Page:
June 24, 2004
Invasive Species Prevention: State, Federal, and International Legal Strategies to Halt the Invasion
Invasive species such as purple loosestrife, zebra mussels, and the Asian long-horned beetle are one of the most critical threats to America’s natural diversity. They displace native plants and animals, disrupt ecological processes, and cause substantial economic burdens estimated at $130 billion of damage to the American economy each year. Experts agree that prevention mechanisms measures taken to strengthen the front line of defense against the introduction and establishment of invasives are the most effective and cost-efficient government response. However, the American legal framework has been criticized as piecemeal and uncoordinated.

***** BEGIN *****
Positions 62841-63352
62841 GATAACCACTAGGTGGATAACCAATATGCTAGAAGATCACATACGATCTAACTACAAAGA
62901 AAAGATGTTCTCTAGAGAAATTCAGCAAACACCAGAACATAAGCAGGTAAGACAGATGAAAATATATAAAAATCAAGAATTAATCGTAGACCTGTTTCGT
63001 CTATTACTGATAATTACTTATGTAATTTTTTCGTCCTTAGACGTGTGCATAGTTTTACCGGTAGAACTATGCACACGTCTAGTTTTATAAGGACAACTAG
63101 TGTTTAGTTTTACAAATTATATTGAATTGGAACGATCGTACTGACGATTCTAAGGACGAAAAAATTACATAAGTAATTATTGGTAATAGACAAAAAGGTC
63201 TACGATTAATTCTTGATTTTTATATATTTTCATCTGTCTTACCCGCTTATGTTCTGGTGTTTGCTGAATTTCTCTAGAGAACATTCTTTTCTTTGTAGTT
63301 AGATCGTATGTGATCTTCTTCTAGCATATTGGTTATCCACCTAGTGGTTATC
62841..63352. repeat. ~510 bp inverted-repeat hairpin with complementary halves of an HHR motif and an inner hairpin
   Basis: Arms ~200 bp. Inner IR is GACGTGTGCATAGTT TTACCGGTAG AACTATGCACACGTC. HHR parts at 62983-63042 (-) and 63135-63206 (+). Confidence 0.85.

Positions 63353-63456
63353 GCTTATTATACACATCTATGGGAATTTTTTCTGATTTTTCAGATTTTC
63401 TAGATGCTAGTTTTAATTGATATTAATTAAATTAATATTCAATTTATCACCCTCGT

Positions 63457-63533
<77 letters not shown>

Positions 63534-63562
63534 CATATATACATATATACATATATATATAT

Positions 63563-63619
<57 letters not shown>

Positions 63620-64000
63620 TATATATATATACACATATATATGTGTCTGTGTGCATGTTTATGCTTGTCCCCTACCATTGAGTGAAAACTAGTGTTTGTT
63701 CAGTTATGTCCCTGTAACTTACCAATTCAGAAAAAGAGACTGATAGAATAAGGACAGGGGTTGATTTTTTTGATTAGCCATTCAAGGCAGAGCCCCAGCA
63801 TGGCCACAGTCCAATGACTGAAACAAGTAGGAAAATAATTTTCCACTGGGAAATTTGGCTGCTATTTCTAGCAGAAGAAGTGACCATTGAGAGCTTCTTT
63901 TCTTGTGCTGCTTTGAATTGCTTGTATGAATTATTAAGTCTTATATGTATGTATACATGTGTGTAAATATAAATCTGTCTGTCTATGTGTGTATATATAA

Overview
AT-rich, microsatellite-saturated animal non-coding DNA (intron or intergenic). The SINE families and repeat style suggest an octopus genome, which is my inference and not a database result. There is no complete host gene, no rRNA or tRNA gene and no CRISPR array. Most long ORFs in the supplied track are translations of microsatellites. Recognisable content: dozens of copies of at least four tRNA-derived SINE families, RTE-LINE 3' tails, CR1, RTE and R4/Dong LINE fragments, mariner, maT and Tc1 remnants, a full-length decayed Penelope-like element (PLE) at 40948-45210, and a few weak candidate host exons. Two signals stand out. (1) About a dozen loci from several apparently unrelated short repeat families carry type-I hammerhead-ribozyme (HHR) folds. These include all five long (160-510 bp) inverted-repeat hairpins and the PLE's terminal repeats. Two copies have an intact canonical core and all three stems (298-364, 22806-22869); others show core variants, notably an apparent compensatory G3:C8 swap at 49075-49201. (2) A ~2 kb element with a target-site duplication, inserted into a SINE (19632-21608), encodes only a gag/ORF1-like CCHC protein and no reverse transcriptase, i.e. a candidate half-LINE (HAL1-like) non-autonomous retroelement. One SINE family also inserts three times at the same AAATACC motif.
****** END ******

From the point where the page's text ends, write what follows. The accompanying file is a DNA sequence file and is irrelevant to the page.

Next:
On June 24, 2004, ELI held an Associate Seminar to discuss state, federal, and international issues in the effort to prevent the global diffusion and domestic introduction of invasive species. Carroll Muffet (Director, International Program, Defenders of Wildlife) discussed gaps and inconsistencies in the international legal framework and described some novel prevention tools used by foreign nations. Marc Miller (former co-chair, National Invasive Species Council Policy and Regulation Working Group), editor of the recently published Harmful Invasive Species: Legal Responses, described the “paradox” of U.S. invasive species law and what can be done to resolve it. Brad Klein (Law Fellow, ELI) discussed how some states are attempting to fill the federal vacuum. Jessica Wilkinson (Director, State Biodiversity Program, ELI) moderated the discussion.